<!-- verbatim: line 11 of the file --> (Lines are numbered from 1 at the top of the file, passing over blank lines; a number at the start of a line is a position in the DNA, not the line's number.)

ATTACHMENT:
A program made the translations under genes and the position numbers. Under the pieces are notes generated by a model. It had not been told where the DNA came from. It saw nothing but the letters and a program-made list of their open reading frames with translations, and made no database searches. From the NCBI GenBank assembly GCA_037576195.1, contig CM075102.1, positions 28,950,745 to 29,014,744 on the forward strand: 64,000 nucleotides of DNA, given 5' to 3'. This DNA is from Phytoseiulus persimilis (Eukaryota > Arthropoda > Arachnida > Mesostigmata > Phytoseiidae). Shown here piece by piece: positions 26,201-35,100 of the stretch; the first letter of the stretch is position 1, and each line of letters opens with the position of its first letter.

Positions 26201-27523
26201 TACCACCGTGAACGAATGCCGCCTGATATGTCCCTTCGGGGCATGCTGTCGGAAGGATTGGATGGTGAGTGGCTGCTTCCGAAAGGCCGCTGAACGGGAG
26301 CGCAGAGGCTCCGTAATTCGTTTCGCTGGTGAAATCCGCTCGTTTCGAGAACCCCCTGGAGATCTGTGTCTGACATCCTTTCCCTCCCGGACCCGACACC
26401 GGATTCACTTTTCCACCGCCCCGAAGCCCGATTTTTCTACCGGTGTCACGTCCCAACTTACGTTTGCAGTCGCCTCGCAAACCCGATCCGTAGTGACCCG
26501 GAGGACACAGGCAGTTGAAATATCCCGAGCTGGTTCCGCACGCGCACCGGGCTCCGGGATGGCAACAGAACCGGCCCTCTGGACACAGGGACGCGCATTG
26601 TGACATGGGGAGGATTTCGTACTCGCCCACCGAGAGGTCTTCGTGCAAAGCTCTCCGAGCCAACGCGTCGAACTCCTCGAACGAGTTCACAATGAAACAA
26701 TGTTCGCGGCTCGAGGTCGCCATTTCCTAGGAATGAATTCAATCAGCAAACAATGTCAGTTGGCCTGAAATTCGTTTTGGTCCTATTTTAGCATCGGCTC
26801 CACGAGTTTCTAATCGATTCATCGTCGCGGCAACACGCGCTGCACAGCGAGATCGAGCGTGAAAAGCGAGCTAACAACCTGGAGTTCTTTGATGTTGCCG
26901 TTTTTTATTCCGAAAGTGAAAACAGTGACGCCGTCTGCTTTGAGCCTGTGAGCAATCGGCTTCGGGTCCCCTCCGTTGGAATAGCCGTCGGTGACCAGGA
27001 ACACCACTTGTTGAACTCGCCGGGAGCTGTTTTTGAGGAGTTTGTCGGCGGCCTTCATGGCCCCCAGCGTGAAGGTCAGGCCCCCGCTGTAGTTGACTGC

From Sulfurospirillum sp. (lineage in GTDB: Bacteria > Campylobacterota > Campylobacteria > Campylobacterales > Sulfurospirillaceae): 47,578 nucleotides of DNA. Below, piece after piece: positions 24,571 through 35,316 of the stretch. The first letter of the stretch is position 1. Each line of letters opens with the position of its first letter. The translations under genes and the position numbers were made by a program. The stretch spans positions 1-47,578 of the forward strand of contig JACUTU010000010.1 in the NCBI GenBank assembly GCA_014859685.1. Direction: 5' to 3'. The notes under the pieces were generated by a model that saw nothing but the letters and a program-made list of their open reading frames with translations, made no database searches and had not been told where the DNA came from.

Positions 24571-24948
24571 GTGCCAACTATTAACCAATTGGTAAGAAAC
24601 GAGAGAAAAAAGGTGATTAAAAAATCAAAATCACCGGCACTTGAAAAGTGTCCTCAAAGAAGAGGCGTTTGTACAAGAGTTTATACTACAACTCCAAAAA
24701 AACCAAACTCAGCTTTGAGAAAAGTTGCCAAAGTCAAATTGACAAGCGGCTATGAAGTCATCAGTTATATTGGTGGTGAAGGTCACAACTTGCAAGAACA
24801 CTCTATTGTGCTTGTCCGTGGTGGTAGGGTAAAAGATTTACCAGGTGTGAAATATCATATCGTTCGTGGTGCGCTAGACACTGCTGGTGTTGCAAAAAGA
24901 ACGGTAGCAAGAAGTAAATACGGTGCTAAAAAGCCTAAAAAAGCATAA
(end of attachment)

27001 ACACCACTTGTTGAACTCGCCGGGAGCTGTTTTTGAGGAGTTTGTCGGCGGCCTTCATGGCCCCCAGCGTGAAGGTCAGGCCCCCGCTGTAGTTGACTGC